Oakville is at the intersection of Interstate Highway 37 and Farm Road 1358, nine miles north of George West in north central Live Oak County. After the Texas Revolution Oakville was a station on the stage line from San Antonio to Corpus Christi. At that time the community was referred to as "on the Sulphur" because it was on Sulphur Creek. It was also called Puenta de la Piedra ("Rock Bridge") by Spanish gold seekers, because two miles east on the Nueces River the San Antonio-Brownsville road crossed a natural rock bridge. Oakville became county seat after Thomas Wilson offered 640 acres for a townsite; residents accepted the location on September 8, 1856. The name was taken by the court from a newspaper advertisement of business lots. Oakville had the county's first post office, established in 1857, and the first Sunday school. The Oakville Baptist Church, constructed in 1856, had 128 members by 1857. Oakville and the region became a "hotbed of lawlessness" during the Civil War and remained so until Capt. Leander H. McNelly and his rangers cleared out the outlaws in 1876. Historian Walter Prescott Webb described Oakville as "a hard country where civil authorities were helpless and took no notice of any outrage." As the county seat, Oakville grew into a thriving town that shipped cattle, horses, cotton, and wool, with a dozen or more stores, two hotels, a livery stable, a steam gristmill and cotton gin, a school, and two churches. The Live Oak County Leader, later the Times, was founded in 1891 by T. R. Atkins and Miss M. E. Atkins. The county's first free school building was established in 1881, and in 1899 Oakville established the county's first independent school district. The Oakville First National Bank, opened in 1905 by Dudley Blair and Lee Hinton, was also the county's first. The population of Oakville reached 400 in 1885, fell to 320 in 1892, then rose to a maximum of 450 in 1914. The town's decline began in 1913, when the San Antonio, Uvalde and Gulf Railroad was built to the west. George West became the county seat in 1919 when its founder offered $75,000 to build a new courthouse there. State highway maps of 1936 showed a cemetery, two churches, a school, and several businesses and residences at the site. In 1940 the community reported a population of 350. By the 1970s only the Baptist church, the post office, three service stations, and scattered dwellings remained. The population was 260 in 1990. The population remained the same in 2000.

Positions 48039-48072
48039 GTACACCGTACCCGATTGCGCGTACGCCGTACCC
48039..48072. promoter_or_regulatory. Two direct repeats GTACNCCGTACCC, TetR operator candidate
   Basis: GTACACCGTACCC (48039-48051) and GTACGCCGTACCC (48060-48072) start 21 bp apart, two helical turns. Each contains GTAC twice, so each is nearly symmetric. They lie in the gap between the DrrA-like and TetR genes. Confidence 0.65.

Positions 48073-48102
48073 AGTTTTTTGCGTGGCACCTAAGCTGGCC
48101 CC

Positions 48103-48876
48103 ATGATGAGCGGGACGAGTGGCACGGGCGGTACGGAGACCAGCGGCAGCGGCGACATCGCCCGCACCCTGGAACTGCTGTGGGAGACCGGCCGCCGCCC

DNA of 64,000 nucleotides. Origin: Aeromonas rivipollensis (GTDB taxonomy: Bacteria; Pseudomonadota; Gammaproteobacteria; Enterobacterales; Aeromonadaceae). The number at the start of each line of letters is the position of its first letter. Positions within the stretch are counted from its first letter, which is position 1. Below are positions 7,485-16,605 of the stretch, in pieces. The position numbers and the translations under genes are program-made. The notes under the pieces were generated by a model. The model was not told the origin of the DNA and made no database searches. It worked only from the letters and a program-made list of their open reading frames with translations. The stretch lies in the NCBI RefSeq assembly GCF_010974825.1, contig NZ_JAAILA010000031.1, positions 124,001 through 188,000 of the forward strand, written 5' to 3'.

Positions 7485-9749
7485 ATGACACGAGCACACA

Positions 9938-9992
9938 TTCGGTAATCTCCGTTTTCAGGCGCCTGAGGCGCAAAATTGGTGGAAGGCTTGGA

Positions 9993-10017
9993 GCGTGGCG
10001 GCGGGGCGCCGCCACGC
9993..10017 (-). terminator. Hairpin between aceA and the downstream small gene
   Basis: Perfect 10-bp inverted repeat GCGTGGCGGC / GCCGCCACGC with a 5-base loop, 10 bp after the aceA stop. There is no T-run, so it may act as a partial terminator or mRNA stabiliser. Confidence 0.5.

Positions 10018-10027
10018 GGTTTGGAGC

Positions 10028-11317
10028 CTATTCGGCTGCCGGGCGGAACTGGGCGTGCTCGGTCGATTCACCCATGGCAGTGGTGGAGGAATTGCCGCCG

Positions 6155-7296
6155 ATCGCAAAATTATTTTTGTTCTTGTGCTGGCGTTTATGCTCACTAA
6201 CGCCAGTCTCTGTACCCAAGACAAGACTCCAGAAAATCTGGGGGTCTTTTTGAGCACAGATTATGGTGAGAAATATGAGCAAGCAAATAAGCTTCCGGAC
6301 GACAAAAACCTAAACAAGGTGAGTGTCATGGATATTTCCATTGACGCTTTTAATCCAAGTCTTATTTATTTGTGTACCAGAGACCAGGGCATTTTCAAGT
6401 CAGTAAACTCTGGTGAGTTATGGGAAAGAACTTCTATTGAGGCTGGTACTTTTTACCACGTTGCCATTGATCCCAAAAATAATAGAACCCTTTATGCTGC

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Puente Piedra is classified as a Town
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